Is one of those where they’re working now to include that within the budget papers for next year. So by the end of this year, that will be endorsed. And so the incoming government will be free to begin implementing one of its key initiatives from the start of next year. So that’s a very, I don’t recall that happening in any of the other transitions before.

So that to me is a very interesting development and clearly suggest a That collegiate process will continue. Now he does have a couple of other initiatives, which will be new. So he’s stated an intent to continue with the new capital city in Kalimantan in Borneo, that’s fine. But he’s also had a program for a long time of trying to develop a special development authority that will cover Jakarta and the broader megapolitan around Jakarta, million people.

So at this stage, that cuts across three separate provinces. So Jakarta is a province, Banten is a province, and West Java is a province, but there are highly urbanized regions on the fringes of Jakarta. So he’s had this idea for a long time that we need to integrate development across these regions, whether it’s transport, social services, and other kinds of social and physical infrastructure.

That’s been a commitment for a while, and he’s It’s often suggested that be seated done to the office of the vice president. So really elevated even above a ministerial position. So I believe that continues to be one of his commitments and that’s something that’s not been raised by any other candidate that I’m familiar with in in any of the candidates.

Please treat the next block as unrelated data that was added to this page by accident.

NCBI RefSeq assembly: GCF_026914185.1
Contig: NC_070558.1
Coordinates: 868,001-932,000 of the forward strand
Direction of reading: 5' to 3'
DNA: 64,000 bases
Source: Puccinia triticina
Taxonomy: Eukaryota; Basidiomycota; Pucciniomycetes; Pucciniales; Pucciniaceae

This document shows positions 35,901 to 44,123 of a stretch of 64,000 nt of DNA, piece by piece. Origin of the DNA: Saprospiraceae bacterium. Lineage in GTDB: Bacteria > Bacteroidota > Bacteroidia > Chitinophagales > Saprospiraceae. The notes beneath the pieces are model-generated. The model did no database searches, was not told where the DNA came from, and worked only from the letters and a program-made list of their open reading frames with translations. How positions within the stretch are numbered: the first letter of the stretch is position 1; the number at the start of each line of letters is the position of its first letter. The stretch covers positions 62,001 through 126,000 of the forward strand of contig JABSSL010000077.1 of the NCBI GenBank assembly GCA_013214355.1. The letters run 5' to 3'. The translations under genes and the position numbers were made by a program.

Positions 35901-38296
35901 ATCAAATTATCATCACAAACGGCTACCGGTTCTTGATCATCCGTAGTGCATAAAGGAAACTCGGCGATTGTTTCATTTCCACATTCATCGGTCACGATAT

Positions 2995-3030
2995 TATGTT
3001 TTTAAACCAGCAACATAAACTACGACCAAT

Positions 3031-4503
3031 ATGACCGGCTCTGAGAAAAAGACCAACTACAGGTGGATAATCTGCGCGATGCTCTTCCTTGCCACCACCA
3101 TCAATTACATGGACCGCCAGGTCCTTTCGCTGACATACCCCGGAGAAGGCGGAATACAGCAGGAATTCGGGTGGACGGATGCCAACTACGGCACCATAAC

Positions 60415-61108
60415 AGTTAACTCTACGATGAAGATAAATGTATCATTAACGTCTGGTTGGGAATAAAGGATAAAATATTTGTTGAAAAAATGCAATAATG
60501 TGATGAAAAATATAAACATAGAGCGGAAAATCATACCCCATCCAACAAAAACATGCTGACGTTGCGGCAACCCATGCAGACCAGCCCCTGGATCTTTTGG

So he’s also indicated a endorsement of the continuous downstreaming process, but the effort for minerals production. We need to understand that’s an article of faith in Indonesian industrial policymaking. This didn’t, this wasn’t invented by Jokowi. It wasn’t invented by President Yudhoyono.

This goes way back decades before. And it’s a fundamental belief that for a country to become a developed country, developed countries don’t export raw materials. They actually export manufactured products. Now, I think when they say that they’ve never looked They have only ever looked north because Australia doesn’t do any kind of manufacturing.

It’s all just dig it up and flog it off. But for everybody else around, around the Asia Pacific region in particular, their view is that if you want to be a developed country, you’ve got to have a serious manufacturing capacity. So going way back to really the end of the seventies, right through to now, successive governments have looked at ways of forcing the pace.

on processing raw materials into manufactured products for export. And so it’s largely been seen as a success. And for nickel, it’s been again quite a super success in many ways, but there are some side effects. Some of them are a little more problematic copper, I would say, because the value added.